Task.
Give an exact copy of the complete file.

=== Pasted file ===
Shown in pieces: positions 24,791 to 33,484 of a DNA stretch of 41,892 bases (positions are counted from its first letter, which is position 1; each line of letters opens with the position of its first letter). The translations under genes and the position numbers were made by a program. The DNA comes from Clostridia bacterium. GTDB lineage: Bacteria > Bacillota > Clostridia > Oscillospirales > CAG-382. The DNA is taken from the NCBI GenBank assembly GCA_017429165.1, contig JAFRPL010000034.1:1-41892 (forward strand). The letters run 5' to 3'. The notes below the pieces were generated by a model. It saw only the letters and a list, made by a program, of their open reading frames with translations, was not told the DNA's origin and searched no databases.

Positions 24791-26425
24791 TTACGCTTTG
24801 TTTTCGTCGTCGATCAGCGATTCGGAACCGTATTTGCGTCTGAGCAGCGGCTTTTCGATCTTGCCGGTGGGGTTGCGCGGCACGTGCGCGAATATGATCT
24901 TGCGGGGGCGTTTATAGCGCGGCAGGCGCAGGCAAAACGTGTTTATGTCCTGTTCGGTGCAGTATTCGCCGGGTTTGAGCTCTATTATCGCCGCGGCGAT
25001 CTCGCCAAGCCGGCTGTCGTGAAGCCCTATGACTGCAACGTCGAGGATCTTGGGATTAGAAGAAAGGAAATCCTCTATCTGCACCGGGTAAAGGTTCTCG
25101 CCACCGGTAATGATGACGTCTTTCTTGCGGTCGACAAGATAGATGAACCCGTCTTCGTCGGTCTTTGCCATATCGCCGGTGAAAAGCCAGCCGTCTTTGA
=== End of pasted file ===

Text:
Shown in pieces: positions 24,791 to 33,484 of a DNA stretch of 41,892 bases (positions are counted from its first letter, which is position 1; each line of letters opens with the position of its first letter). The translations under genes and the position numbers were made by a program. The DNA comes from Clostridia bacterium. GTDB lineage: Bacteria > Bacillota > Clostridia > Oscillospirales > CAG-382. The DNA is taken from the NCBI GenBank assembly GCA_017429165.1, contig JAFRPL010000034.1:1-41892 (forward strand). The letters run 5' to 3'. The notes below the pieces were generated by a model. It saw only the letters and a list, made by a program, of their open reading frames with translations, was not told the DNA's origin and searched no databases.

Positions 24791-26425
24791 TTACGCTTTG
24801 TTTTCGTCGTCGATCAGCGATTCGGAACCGTATTTGCGTCTGAGCAGCGGCTTTTCGATCTTGCCGGTGGGGTTGCGCGGCACGTGCGCGAATATGATCT
24901 TGCGGGGGCGTTTATAGCGCGGCAGGCGCAGGCAAAACGTGTTTATGTCCTGTTCGGTGCAGTATTCGCCGGGTTTGAGCTCTATTATCGCCGCGGCGAT
25001 CTCGCCAAGCCGGCTGTCGTGAAGCCCTATGACTGCAACGTCGAGGATCTTGGGATTAGAAGAAAGGAAATCCTCTATCTGCACCGGGTAAAGGTTCTCG
25101 CCACCGGTAATGATGACGTCTTTCTTGCGGTCGACAAGATAGATGAACCCGTCTTCGTCGGTCTTTGCCATATCGCCGGTGAAAAGCCAGCCGTCTTTGA